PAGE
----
Meg Koepke, MHA, is Vice President for Medicare for Aurrera Health Group in Sacramento, California, where she is responsible for Medicare policy and strategy consulting. She is a graduate of the University of Minnesota, School of Public Health with a master’s in healthcare administration. Throughout her career she has played the part of connector – bridging the spaces between patients, healthcare delivery, and public policy. Ms. Koepke is the newest member of the ABIM Board of Directors.
You mention on LinkedIn that change and constant improvement makes you tick. Can you talk about that a little?
Maybe I’m an incrementalist or else deeply pragmatic when it comes to change. I don’t like the notion of a world where only brilliant people working at the absolute top of their scope with ample resources are able to improve things. I like the view where many of us working hard through all that life demands, all the messiness and imperfection, can make serious improvement with consistent, responsible efforts every day. That feels like a future I can buy into because it feels possible.
I like big ideas. I’ve been known to have a few, and I like engaging with people on big ideas, but I’ve been more inspired throughout my career by the opportunities I’ve had to dedicate effort to pursue “one foot in front of the other” kind of change.
When it comes to healthcare, I see the deltas between where we are and where we want to be and I’m energized to address the delta over and over, and over again. We will always have problems; in learning to love the delta I’m never bored or hopeless.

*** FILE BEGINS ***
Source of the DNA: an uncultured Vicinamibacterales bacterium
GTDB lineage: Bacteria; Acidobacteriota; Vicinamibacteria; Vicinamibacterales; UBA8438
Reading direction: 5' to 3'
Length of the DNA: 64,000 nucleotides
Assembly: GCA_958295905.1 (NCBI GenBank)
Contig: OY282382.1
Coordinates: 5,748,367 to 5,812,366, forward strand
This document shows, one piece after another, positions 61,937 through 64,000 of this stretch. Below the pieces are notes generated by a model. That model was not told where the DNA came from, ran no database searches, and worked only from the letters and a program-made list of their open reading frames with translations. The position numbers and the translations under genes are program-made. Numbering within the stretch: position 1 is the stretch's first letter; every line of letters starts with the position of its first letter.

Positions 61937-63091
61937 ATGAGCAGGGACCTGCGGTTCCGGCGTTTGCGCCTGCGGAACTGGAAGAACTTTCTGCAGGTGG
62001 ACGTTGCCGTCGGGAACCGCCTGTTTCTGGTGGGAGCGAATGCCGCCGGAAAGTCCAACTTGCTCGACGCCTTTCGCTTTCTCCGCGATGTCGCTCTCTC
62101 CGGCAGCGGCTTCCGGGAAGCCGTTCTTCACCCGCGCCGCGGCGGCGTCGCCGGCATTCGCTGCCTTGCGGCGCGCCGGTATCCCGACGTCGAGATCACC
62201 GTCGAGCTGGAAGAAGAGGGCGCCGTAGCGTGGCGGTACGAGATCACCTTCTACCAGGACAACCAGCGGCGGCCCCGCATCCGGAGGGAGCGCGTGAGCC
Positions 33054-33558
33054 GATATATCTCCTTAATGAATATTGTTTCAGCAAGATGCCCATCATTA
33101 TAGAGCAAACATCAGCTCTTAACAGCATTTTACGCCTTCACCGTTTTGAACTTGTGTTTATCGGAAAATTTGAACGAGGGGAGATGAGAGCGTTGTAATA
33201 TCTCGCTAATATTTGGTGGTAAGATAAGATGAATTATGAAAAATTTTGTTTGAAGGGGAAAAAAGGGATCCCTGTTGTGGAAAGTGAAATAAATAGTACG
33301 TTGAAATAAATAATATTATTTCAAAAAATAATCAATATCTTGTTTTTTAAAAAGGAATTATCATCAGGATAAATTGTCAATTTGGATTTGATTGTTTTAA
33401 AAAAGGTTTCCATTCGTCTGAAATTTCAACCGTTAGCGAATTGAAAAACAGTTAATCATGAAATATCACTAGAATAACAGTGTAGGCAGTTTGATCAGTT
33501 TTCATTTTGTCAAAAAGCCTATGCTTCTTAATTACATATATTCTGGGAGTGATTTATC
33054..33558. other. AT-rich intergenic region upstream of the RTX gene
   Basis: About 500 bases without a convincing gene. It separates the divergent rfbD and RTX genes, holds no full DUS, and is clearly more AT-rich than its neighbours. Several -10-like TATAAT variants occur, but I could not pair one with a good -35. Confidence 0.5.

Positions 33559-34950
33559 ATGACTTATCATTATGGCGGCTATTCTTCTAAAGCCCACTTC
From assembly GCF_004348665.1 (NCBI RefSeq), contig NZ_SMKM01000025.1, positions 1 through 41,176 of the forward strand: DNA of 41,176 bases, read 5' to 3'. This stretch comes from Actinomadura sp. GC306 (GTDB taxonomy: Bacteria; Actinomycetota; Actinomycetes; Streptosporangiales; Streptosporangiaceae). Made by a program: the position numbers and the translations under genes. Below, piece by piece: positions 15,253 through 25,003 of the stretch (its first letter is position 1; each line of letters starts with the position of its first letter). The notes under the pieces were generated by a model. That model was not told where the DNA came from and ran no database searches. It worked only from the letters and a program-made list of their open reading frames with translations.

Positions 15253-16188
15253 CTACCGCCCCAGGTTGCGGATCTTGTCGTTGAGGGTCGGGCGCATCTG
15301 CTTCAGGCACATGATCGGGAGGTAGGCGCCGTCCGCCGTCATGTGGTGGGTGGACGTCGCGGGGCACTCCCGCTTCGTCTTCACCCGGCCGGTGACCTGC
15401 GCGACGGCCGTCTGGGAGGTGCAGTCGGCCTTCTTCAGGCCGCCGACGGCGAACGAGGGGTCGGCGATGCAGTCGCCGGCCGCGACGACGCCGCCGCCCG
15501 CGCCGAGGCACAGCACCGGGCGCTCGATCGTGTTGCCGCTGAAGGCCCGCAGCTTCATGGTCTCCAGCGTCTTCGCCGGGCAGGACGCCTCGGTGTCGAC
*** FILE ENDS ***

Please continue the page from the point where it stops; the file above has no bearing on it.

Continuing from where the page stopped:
Why did you decide to join ABIM?
In truth, I did not know the ABIM Board of Directors included Board members who are not physicians. I think good things happen at the edges of a discipline, so the notion that this organization dedicated to advancing and certifying medical knowledge makes space for those who aren’t just experts on medical knowledge but have other perspectives to offer was intriguing.
In talking to other ABIM Board members, one thing that struck me was how consistent and authentic the message was around being a Board where each Director comes with a wealth of experience, expertise, AND a willingness to have their mind changed. Something about that resonated deeply. There are far too many places in our world right now where we are resistant to changing our minds. ABIM’s Board believes it is core to our values—that we bring everything we bring, but we bring it with a willingness—an appetite—for new information and to changing our own mind. This seems especially critical given our charge and the healthcare landscape today.
How will you incorporate your experience into your work as an ABIM Board member?
As a public member of the Board, I don’t have the same experience as diplomates so there is a lot for me to learn about ABIM and how it operates. In time, I hope I can help bridge the gap between what I know of the industry from my health policy and healthcare administration perspective—and how physicians, diplomates and other ABIM Directors know and understand the industry so we can better prepare for future challenges and serve ABIM in helping prepare our diplomates to meet that future.
ABIM has pledged to be an actively anti-racist organization that is working to oppose and dismantle systems and policies that cause harm to patients, disproportionately affecting those in black and brown communities. Have you done this kind of work in other organizations and have you learned any lessons that you can bring to the board?